**Select a minimum of six PQRS measures, across any combination of quality domains**: Constraints are that one measure is a cross-domain measure if the clinician is patient-facing, and one measure is an outcome measure (or a high priority measure, if an outcome measure is unavailable). These measures can be drawn from the EHR, Qualified Clinical Data Registry (QCDR) and registry reporting methods.**CMS will calculate 2 or 3 cohort based claims quality measures**: Two for individual clinicians and groups with less than 10 clinicians and three for groups with 10+ clinicians. This compares peer groups with each other and can have an additional impact on scoring.**Bonus points**: MIPS also provides additional paths to achieve a quality score of 100% by granting bonus points for certain quality reporting activities. So if two bonus points were earned in the earlier example, then the quality score would increase to (64+2)/80 = 82.5%, resulting in 82.5% x 50% x 100 = 41.25 CPS points.

MIPS changes MU (renamed to ACI) from an all-or-nothing compliance program to a continuous scoring system where MU measure rates are compared to benchmarks in much the same way as described for the MIPS Quality category described above.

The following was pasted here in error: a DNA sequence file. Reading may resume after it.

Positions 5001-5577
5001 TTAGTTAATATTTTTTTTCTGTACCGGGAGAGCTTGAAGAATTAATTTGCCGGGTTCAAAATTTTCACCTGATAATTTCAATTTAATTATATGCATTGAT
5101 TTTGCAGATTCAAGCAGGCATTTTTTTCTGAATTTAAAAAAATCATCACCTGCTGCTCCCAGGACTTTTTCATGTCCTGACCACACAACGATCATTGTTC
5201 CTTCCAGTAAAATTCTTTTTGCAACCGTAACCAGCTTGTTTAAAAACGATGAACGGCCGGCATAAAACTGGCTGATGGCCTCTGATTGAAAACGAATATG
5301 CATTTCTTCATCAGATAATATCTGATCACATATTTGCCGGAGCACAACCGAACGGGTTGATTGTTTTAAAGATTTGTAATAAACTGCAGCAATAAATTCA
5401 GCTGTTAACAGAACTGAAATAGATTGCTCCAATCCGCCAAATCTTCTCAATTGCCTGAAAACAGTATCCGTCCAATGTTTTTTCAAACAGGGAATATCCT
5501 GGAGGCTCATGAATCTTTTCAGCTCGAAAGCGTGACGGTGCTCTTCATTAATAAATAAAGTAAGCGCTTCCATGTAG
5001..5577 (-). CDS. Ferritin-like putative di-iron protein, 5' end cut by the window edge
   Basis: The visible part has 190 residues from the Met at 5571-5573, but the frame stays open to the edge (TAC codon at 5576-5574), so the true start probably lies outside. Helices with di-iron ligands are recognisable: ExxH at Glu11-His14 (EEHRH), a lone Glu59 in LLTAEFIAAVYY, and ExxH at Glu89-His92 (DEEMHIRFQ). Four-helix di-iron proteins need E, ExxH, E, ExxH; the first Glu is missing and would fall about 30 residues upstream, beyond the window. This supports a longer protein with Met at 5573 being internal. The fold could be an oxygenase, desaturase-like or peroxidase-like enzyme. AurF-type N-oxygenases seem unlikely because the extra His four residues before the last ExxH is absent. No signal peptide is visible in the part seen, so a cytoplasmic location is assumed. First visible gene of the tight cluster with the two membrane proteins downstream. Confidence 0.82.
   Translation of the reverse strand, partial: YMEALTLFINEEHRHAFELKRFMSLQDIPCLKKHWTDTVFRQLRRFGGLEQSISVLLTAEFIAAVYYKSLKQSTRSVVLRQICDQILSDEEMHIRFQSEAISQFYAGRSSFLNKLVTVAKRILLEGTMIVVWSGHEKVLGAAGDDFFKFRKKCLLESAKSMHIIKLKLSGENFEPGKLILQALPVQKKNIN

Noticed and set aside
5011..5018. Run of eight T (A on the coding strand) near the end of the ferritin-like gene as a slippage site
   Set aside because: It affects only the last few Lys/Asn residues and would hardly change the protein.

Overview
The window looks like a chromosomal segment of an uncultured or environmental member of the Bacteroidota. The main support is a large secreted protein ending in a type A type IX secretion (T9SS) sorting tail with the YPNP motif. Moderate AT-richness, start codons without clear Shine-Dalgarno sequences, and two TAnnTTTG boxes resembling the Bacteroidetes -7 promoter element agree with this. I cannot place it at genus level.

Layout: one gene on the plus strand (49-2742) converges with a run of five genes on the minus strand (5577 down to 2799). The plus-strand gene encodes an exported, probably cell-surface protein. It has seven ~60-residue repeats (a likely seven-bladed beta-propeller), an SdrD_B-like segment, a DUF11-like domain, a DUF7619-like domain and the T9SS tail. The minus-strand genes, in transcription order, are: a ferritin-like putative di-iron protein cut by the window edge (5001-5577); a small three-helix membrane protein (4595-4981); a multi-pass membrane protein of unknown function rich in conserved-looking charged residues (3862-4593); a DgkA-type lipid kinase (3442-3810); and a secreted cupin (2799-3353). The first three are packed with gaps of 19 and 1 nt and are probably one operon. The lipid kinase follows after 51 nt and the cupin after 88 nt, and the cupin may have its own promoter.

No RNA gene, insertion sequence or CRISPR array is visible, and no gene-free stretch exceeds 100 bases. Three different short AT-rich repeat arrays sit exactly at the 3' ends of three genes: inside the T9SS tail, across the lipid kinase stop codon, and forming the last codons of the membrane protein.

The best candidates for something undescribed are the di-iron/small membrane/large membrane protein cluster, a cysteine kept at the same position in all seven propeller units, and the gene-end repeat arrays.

For example, currently, if a clinician in the existing MU program achieves a performance rate of 15% on an MU measure with a compliance threshold of 10%, then that clinician is just as compliant with MU as another who achieves a 90% rate on the same measure. However, under the ACI scoring system, the former will only earn two out of 10 performance points, whereas the latter will earn 10 out of 10 points, according to the decile measure scoring scale. This explains why a historically high MU achiever may end up having a low ACI score if MU performance rates do not improve.

The process works as follows:

Base score: The ACI category defines 131 ACI performance points that can be earned. 50 points are earned for reporting either a non-zero numerator or a “yes,” as applicable for measures selected. The ACI percentage score is calculated by dividing the number of ACI points by 100 and capping the percentage at 100%, should more than 100 ACI points be earned. For example, 80 ACI points equates to 80% ACI performance, resulting in 80% (ACI performance) x 25% (ACI category weight) x 100 = 20 CPS points contributed by ACI.Performance Score: Up to 80 points for performance on eight measures per the decile scoring scale described above.Bonus Points: Up to 1 bonus point for reporting to an additional public health registry

Under MIPS, a clinician can earn up to 60 points within the CPIA category.

The process works as follows:

Base score: Based on various rules (size, location, APM or medical home participation), physicians can earn either the full 60 points or some fraction thereof.

The CPIA percentage score is calculated by dividing the total CPIA points by 60. For example, 30 points would yield a 30/60 = 50% CPIA performance score, which in turn would deliver 50% x (15% CPIA category weighting) x 100 = 7.5 CPS points.